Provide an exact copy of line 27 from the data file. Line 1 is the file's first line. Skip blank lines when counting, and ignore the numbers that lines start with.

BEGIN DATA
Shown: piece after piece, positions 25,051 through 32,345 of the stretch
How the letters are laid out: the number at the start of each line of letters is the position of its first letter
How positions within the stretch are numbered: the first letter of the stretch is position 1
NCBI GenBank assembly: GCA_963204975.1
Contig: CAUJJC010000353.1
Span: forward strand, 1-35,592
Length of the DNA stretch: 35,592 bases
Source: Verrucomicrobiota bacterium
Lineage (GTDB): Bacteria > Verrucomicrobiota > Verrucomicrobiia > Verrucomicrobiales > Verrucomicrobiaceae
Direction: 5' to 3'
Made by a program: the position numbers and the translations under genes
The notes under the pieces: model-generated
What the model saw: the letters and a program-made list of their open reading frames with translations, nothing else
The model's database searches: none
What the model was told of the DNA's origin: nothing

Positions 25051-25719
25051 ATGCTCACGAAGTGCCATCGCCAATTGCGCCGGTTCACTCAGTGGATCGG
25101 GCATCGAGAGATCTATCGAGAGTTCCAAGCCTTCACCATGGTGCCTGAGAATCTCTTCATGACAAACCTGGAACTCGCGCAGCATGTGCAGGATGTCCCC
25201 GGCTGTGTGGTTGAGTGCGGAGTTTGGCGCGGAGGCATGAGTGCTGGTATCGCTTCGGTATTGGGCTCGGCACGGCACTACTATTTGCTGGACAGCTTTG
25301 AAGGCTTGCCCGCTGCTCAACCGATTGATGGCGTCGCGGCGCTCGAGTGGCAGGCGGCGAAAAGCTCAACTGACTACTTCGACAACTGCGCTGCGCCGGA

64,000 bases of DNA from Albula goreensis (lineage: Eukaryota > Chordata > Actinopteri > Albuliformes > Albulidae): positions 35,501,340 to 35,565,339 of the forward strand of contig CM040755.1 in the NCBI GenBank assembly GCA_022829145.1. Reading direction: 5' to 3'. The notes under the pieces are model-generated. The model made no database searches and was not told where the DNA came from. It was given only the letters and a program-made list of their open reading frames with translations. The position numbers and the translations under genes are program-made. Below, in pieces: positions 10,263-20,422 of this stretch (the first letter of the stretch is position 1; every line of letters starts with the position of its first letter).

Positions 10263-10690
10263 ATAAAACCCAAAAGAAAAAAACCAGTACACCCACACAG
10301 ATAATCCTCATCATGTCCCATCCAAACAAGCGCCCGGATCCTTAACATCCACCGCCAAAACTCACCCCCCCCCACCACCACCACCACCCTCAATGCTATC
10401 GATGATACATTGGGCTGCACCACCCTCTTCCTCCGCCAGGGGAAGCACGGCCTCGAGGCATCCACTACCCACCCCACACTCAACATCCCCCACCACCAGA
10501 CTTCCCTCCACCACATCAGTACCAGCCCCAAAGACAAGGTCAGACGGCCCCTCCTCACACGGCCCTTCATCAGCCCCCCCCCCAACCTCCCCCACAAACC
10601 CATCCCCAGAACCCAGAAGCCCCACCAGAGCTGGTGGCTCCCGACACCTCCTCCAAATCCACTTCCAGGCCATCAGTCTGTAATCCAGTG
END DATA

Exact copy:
10601 CATCCCCAGAACCCAGAAGCCCCACCAGAGCTGGTGGCTCCCGACACCTCCTCCAAATCCACTTCCAGGCCATCAGTCTGTAATCCAGTG